Emissions from an individual car are generally low, relative to the smokestack image many people associate with air pollution; however, in numerous cities across the country, the personal automobile is one of the single greatest sources of air pollution as emissions from millions of vehicles on the road add up. Vehicle emissions are responsible for up to 50 percent of the emissions that form ground-level ozone and up to 90 percent of carbon monoxide in major metropolitan areas. Driving a private car is probably a typical citizen's most "polluting" daily activity.
The power to move a car comes from burning fuel in an engine. Pollution from cars comes from:
by products of this combustion process (exhaust) and,
from evaporation of the fuel itself
(Emissions generated by brakes and tires are not mentioned in this article but they are also an important source of emission)
Gasoline and diesel fuels are mixtures of hydrocarbons -- compounds that contain hydrogen and carbon atoms. In a "perfect" engine, oxygen in the air would convert all the hydrogen in the fuel to water and all the carbon in the fuel to carbon dioxide. Nitrogen in the air would remain unaffected. In reality, the combustion process cannot be "perfect," and automotive engines emit several types of pollutants.
Fuel (hydrocarbons) + air (oxygen and nitrogen) = carbon dioxide + water + unaffected nitrogen
Typical Engine Combustion:
Fuel + air = unburned hydrocarbons + nitrogen oxides + carbon monoxide + carbon dioxide + water
Hydrocarbons (HC): Hydrocarbon emissions result when fuel molecules in the engine do not burn or burn only partially. Hydrocarbons react in the presence of nitrogen oxides and sunlight to form ground-level ozone, a major component of smog. Ozone irritates the eyes, damages the lungs, and aggravates respiratory problems. It is our most widespread and intractable urban air pollution problem. A number of exhaust hydrocarbons are also toxic, with the potential to cause cancer.
Nitrogen oxides (NOx): Under the high pressure and temperature conditions in an engine, nitrogen and oxygen atoms in the air react to form various nitrogen oxides, collectively known as NOx. Nitrogen oxides, like hydrocarbons, are precursors to the formation of ozone. They also contribute to the formation of acid rain.
Carbon monoxide (CO): Carbon monoxide is a product of incomplete combustion and occurs when carbon in the fuel is partially oxidized rather than fully oxidized to carbon dioxide. Carbon monoxide reduces the flow of oxygen in the bloodstream and is particularly dangerous to persons with heart disease.
Carbon dioxide (CO2): In recent years, the U.S. Environmental Protection Agency has started to view carbon dioxide, a product of "perfect" combustion, as a pollution concern. Carbon dioxide does not directly impair human health, but it is a "greenhouse gas" that traps the earth's heat and contributes to the potential for global warming.
Hydrocarbon pollutants also escape into the air through fuel evaporation. With today's efficient exhaust emission controls and modern gasoline formulations, evaporative losses can account for a majority of the total hydrocarbon pollution from current model cars on hot days when ozone levels are highest. Evaporative emissions occur several ways:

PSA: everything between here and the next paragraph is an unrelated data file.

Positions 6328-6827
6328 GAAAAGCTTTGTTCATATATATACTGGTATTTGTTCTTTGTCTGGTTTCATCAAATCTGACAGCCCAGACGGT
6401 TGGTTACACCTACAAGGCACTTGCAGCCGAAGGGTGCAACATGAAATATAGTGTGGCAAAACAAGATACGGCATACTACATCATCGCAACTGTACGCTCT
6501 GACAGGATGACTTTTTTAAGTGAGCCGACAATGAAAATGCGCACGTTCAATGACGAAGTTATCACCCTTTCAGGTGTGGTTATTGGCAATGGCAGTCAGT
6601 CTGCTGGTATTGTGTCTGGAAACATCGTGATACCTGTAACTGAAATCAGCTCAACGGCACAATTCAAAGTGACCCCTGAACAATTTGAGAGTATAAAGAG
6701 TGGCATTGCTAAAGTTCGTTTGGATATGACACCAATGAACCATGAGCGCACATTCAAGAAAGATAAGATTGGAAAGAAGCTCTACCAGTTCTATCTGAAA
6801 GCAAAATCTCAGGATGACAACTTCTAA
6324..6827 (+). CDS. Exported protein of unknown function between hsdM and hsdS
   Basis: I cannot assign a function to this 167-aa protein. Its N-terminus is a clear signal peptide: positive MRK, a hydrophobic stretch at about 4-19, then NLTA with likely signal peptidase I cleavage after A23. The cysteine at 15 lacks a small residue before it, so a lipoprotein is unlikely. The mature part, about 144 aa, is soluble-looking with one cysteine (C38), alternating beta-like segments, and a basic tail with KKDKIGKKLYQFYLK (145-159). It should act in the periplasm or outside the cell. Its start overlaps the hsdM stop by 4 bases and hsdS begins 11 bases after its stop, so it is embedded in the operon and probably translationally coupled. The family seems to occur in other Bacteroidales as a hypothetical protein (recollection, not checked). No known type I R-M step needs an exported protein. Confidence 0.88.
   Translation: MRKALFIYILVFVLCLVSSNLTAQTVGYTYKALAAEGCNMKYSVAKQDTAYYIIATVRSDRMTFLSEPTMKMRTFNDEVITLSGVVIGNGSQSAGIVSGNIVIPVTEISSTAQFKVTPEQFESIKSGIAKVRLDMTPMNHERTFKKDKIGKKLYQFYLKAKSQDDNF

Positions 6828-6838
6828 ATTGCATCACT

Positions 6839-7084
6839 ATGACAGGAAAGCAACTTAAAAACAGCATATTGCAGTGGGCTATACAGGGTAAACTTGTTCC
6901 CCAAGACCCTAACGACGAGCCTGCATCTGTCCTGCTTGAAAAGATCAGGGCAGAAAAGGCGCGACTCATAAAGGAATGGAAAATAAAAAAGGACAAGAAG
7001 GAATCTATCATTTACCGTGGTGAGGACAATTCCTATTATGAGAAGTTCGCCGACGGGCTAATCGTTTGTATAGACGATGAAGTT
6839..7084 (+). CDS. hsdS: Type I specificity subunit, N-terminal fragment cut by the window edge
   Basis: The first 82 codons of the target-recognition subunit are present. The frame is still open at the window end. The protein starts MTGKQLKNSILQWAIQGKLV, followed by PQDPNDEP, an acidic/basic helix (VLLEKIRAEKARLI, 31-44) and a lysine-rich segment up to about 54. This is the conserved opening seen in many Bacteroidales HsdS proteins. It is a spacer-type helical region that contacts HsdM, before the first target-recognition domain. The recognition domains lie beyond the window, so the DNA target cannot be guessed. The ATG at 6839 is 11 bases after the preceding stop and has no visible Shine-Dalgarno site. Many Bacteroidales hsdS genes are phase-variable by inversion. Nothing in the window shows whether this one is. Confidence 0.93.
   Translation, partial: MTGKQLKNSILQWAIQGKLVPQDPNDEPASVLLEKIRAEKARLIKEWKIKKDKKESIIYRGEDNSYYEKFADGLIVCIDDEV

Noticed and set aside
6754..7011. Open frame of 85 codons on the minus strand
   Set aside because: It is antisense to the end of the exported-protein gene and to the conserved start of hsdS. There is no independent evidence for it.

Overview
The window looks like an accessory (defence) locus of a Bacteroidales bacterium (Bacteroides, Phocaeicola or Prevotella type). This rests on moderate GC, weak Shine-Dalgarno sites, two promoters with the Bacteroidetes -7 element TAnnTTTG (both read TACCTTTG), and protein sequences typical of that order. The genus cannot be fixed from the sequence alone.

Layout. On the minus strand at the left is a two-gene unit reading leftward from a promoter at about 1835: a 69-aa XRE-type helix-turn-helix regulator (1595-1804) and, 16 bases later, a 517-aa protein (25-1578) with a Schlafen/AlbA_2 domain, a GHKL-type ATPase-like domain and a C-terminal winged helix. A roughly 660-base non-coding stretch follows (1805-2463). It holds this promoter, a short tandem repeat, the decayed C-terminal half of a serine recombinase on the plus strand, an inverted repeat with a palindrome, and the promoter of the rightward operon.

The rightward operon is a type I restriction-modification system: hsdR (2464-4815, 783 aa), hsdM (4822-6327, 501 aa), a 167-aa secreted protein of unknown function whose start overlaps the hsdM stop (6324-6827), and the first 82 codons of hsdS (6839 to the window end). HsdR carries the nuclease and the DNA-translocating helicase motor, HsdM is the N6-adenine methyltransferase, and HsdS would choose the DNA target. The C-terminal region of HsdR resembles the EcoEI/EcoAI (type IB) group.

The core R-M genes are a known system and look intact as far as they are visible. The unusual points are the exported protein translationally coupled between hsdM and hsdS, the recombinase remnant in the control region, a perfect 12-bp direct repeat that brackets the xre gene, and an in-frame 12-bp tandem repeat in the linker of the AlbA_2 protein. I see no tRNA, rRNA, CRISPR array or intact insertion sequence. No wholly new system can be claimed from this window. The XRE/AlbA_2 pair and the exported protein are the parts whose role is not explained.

Diurnal: Gasoline evaporation increases as the temperature rises during the day, heating the fuel tank and venting gasoline vapors.
Running Losses: The hot engine and exhaust system can vaporize gasoline when the car is running
Hot Soak: The engine remains hot for a period of time after the car is turned off, and gasoline evaporation continues when the car is parked.
Refueling: Gasoline vapors are always present in fuel tanks. These vapors are forced out when the tank is filled with liquid fuel.
Federal standards dictate how much pollution autos may emit, and automakers decide how to achieve the pollution limits. The emission reductions of the 1970's came about because of fundamental improvements in engine design, plus the addition of charcoal canisters to collect hydrocarbon vapors and exhaust gas recirculation valves to reduce nitrogen oxides.
The advent of "first generation" catalytic converters in 1975 significantly reduced hydrocarbon and carbon monoxide emissions. The use of catalytic converters provided a huge indirect benefit as well. Because lead inactivates the catalyst, 1975 saw the widespread introduction of unleaded gasoline. This resulted in dramatic reductions in ambient lead levels and alleviated many serious environmental and human health concerns associated with lead pollution.
The next major milestone in vehicle emission control technology came in 1980-81. In response to tighter standards, manufacturers equipped new cars with even more sophisticated emission control systems. These systems generally include a new catalyst, plus an on board computer and oxygen sensor. This equipment helps optimize the efficiency of the catalytic converter.
Efforts by government and industry since 1970 have greatly reduced typical vehicle emissions. Since then, however, the number of miles we drive has more than doubled. The increase in travel has offset much of the emission control progress.